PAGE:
Tom Shepherd – right handed batter for Surrey in the early part of the 20th century. He averaged 39.81 in first class cricket, very respectable for his era. In a crucial match versus Middlesex which helped settle that year’s County Championship he was outsmarted by Middlesex skipper Pelham Warner. Warner had declared setting Surrey 244 to win three hours, and Warner spotted his opposite number Percy Fender signal the ‘general chase’ to the batters Shepherd and Sandham. Warner dropped Patsy Hendren back from short leg to long on, and a few minutes later Shepherd holed out to Hendren. He qualifies by way of Shepherd’s Bush, a Central line station and Shepherd’s Bush Market, a Hammersmtih and City line station.
Alex Blackwell – right handed batter. The Aussie qualifies by way of her full first name, Alexandra. Although the current Alexandra Palace is a railway station with no official underground interchange (although Wood Green is walkable from there) there was at one stage a plan to incorporate various suburban lines in north London into London Underground, and one of the stations that would have been on a branch of the Northern line had that come to fruition would have been another station called Alexandra Palace which was the terminus of one the branch lines that featured in the plan. Also, as the District line approaches Wimbledon it runs parallel for the last stage of the journey with Alexandra Road.
Jack Parsons – right handed batter, right arm medium pace bowler. It is his skill with the bat that gets him in, but he did also take his wickets at under 30 each, did once take seven in a first class innings. Parsons Green is a station on the Wimbledon branch of the District line. At one time there was a plan to create a new line running SW – NE which would have taken over the southern end of this branch, with District line trains terminating at Parsons Green, and then after cutting through London slightly to the east of the Victoria line would have taken over the southern portion of the Hainault loop.
Vyell Walker – right handed batter, right arm underarm bowler. Vyell Walker is one of only two cricketers ever to score a century and take all ten wickets in an innings of the same first class match, the other being WG Grace. He is also one of a famous set of cricketing brothers who were referred to as ‘The Walkers of Southgate’, and Southgate is the third to last stop at the northern end of the Piccadilly line (followed by Oakwood and Cockfosters). Southgate station is in a hill, which gives it a unique feature of having platforms that are in a tube tunnel but from which daylight can clearly be seen – both ways no less. The Walker Ground at Southgate is sometimes used by Middlesex, when their landlords at St John’s Wood cannot spare Lord’s.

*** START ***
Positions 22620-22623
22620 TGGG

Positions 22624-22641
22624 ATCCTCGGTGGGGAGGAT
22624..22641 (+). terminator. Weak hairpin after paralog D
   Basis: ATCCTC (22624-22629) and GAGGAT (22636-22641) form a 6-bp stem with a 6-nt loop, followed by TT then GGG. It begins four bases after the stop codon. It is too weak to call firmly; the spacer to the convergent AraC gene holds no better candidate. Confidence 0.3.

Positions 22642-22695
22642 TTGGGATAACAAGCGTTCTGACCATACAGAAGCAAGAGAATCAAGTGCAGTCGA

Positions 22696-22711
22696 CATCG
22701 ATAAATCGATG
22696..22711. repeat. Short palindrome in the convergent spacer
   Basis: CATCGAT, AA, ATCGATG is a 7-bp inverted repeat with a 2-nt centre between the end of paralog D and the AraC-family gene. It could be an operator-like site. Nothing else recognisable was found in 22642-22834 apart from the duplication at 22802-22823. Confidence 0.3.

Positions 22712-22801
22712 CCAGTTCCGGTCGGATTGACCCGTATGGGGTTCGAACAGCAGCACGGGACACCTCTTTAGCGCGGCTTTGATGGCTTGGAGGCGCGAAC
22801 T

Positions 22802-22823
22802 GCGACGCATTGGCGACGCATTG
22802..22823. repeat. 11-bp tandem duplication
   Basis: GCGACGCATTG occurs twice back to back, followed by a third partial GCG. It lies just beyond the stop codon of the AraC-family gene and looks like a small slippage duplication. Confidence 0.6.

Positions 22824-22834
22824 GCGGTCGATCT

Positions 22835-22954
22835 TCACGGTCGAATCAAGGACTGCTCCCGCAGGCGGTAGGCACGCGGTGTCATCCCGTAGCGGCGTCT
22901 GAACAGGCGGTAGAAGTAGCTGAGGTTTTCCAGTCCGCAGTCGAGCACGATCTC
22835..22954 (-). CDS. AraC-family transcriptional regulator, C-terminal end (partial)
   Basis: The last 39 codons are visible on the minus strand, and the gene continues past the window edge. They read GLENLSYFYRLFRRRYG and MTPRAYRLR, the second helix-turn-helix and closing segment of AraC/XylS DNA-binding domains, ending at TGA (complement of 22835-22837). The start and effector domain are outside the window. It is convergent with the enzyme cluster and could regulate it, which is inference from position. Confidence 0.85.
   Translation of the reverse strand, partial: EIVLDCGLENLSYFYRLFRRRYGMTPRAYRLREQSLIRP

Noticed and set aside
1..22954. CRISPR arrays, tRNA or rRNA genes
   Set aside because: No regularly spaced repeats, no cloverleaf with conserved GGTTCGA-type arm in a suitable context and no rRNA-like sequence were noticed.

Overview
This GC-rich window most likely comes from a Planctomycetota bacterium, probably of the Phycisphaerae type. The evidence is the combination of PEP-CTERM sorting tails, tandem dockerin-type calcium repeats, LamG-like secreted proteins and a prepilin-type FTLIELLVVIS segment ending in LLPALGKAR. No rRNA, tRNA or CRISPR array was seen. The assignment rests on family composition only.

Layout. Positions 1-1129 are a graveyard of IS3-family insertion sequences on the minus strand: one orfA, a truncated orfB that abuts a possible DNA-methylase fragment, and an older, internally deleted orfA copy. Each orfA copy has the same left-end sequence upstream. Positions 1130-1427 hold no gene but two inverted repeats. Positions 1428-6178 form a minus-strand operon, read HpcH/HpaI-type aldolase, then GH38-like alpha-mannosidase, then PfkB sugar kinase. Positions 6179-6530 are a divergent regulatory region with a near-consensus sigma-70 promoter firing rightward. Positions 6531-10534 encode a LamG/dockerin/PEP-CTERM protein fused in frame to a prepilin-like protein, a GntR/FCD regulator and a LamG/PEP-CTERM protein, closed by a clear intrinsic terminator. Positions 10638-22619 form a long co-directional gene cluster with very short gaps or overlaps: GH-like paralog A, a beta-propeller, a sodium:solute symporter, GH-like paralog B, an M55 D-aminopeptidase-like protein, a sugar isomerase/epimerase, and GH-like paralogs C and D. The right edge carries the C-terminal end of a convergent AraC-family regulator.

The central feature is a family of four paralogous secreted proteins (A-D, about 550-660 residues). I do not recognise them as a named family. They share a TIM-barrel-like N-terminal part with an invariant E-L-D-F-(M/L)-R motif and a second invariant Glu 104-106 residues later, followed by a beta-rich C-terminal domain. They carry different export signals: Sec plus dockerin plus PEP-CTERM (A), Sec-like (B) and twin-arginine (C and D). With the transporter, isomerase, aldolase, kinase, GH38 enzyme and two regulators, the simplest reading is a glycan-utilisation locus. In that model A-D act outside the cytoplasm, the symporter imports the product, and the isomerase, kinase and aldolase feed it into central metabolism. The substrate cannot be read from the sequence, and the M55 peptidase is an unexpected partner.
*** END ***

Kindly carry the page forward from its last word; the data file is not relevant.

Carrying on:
+Jack Russell – wicket keeper, left handed batter. Russell Square is a station on the Piccadilly line, in between Holborn and King’s Cross St Pancras. The platforms are accessible either by lift or by stairs (175 in total, and these days of you use them you trigger a recorded messgae that tells you that this is equivalent to a 13 storey building). Among other places it serves the British Museum, Great Ormond Street Hospital and Coram’s Fields, a park which because of its purpose only allows adults in if they are accompanying children.
Charles Kortright– right arm fast bowler, useful lower order batter. One of the fastest and nastiest of all fast bowlers. He was known as ‘The Demon of Leyton’, and Leyton is a station that nowadays is near the eastern end of the Central line (it started life as part of what was then the Eastern Counties Railway). On one occasion he took exception to a youngster cocking his toe in his stance, and when warnings that WG Grace was the only person he allowed to do that fell on deaf ears the offending toe was smashed by a yorker.
Gordon Parsons – right arm medium pacer. The Leicestershire bowler paid just over 30 each for his first class wickets.
Alex Hartley – left arm orthodox spinner. She gets in on the same grounds as Blackwell at no 4. Although she has been overtaken in the England pecking order by the likes of Sophie Ecclestone and Kirstie Gordon she has a fine record at the ighest level, and at 26 years old it is not impossible that she will add to it.
*Tich Richmond– leg spinner. He paid just 21 each for some 900 first class wickets, one of the better records for someone consistently ignored by the England selectors of his day (he got in one test appearance, at Trent Bridge, his home ground, in 1921). Richmond is the terminus of one of the branches of the District line, and between Kew Gardens and Richmond the railway crosses the Thames on a bridge, one of only two occasions on which a London Underground line crosses the Thames above ground level (the other being the Wimbledon branch of the same line). Between 1877 and 1910 there was a branch of what is now the Hammersmith and City line which connected to the Richmond branch by means of a station at Hammersmith Grove Road and a descent the remains of which can still be seen at the approach to Ravenscourt Park, while a London Overground line joins the branch at Gunnersbury (the other terminus these days is Stratford – it used by North Woolwich, but that latter section became part of a Docklands Light Railway branch which terminates at Woolwich Arsenal.